TAC 27 Index
Q9b asked for the highest point in Britain including its dependencies. We gave the answer as Mount Paget in South Georgia, 2934m, rather than Mount Jackson in Antarctica, 4191m. Chris Doake has written to TAC (p17) begging, nay pleading to differ, and an interesting tripartite email discussion ensued between Chris, your Ed and Grant Hutchison (currently working on a World Tops-and-Bottoms TACit Table). Chris's doubts are twofold: true height and status of claim. There does seem little doubt that Mount Jackson is nothing like as high as 4191m - most likely around 1000m lower. This would still however make it higher than Paget.
Chris thinks the height for Jackson was originally estimated from a combination of aircraft observation and ground sighting during the US Antarctic Service expedition of 1939-41. This method could easily have led to large errors. He also tells of several ascents of the mountain by folk working for the Falkland Islands Dependencies Survey / British Antarctic Survey. But because "recreational" activities have been frowned upon, there is little in the way of written records (eg Mountain No.24, Nov 1972, contains an article on climbing in the Antarctic Peninsula but doesn't mention the height of Jackson, only that John Cunningham climbed it in the sixties). The estimate of "over 3050m" probably comes from aerial photography, and is sufficiently close to the marked 3180m on the present BAS map to be the right order of magnitude. The origins of the 3180m figure are also unclear, since as far as Chris knows there has been no point properly surveyed higher than the subsidiary rock ridge at 2652m.
The territorial claim situation is less clear. The British claim to Jackson pre-dates the 1959 Antarctic Treaty, but then so do many other unrenounced national claims, the Treaty being designed to supersede all existing claims, no matter how old. Indeed, Argentina and Chile both had claims within the British claim, with Jackson being claimed by both Argentina and Britain. The Argentine claim, quite apart from the obvious geographical proximity, was based on a Papal Bull by Alexander VI (aka Rodrigo Borgia) in 1498! Grant's understanding of this situation is that there is a "decision not to decide" between contesting claims. The corollary to this, the situation with Paget, is perhaps best looked at from the point of view of the Falklands War. Whatever one's view of this, there is little doubt that, in TAC Quiz terms, Britain successfully saw off an Argentine bid for "ownership" of the South Georgian highpoint. It can thus be argued that Mount Jackson inhabits an ownership limbo not shared by Mount Paget. Perhaps the statement in the answers that territorial claims are "ruled out" should really have read "in abeyance".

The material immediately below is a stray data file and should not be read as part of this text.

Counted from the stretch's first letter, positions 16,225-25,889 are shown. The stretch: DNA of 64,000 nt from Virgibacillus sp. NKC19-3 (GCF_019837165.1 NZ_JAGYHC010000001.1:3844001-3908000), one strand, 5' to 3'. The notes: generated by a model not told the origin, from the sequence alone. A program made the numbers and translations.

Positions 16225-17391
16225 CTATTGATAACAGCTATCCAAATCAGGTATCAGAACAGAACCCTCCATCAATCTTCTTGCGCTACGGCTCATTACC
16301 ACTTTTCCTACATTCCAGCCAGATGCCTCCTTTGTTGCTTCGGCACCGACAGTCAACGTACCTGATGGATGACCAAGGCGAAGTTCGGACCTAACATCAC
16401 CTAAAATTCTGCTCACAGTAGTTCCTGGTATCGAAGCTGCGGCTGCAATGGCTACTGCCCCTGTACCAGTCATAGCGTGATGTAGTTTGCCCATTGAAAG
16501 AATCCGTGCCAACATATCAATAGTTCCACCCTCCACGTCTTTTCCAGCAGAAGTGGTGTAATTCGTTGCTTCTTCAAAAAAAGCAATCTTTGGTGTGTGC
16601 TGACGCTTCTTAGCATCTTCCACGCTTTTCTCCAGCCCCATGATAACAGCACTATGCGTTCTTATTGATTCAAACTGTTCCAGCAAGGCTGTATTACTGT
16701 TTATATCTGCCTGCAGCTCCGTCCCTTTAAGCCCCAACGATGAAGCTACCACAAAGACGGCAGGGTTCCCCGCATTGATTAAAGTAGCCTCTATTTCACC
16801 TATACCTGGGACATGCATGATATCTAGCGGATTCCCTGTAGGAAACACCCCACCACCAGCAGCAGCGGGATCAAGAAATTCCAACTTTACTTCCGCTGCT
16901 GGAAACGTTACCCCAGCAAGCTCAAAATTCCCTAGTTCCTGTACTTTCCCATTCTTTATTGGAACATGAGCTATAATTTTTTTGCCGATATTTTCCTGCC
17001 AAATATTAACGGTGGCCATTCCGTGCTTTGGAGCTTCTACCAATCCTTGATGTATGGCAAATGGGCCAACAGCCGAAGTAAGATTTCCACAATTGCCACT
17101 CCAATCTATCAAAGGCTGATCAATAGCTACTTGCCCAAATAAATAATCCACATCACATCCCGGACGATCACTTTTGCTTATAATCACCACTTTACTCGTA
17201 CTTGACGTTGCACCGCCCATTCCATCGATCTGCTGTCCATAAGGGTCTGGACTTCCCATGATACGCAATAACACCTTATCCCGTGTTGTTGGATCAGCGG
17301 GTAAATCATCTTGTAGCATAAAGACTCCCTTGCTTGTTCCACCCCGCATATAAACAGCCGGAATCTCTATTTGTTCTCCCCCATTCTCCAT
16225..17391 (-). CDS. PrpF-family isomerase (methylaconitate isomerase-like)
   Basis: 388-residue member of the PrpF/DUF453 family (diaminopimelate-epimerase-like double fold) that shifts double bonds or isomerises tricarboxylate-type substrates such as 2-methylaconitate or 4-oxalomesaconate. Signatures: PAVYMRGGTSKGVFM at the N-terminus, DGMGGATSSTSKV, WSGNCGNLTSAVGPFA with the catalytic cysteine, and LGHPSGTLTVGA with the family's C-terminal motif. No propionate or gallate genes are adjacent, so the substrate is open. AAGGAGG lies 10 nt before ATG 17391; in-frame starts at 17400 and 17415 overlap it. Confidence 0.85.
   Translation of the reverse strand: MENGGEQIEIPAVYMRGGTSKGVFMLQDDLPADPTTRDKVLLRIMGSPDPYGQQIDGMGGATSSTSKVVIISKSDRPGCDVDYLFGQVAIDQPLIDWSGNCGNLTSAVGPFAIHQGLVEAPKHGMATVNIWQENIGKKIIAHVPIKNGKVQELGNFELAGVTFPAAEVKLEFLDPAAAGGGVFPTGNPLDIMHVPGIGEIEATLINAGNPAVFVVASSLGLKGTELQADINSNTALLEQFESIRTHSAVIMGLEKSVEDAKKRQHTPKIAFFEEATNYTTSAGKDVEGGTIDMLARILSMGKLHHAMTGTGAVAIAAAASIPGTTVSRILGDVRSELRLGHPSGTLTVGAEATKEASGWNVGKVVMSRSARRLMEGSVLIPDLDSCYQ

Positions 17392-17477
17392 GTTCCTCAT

Chris also points out that many maps and WWW sites still give the height of Vinson Massif, undoubted highpoint of Antarctica, as 5140m when it should be 4897m. He also suggests that someone ought perhaps go there next season with a differential GPS!
There have also been murmurings about Q11a: the sequence of Munros in a north-south line. No-one actually lost any points through this - quizzers were either clearly right or clearly wrong - but the answer given (that the seven Munros lie in a one-mile-wide line along the 2470 easting) was a little imprecise. Strictly, we should have said: lie in a band one kilometre either side of the 2477 easting. Happy now, Charlie?
And finally, re the Q13 footnote, your Ed would just like to say something: Canaan Banana.
TAC 27 Index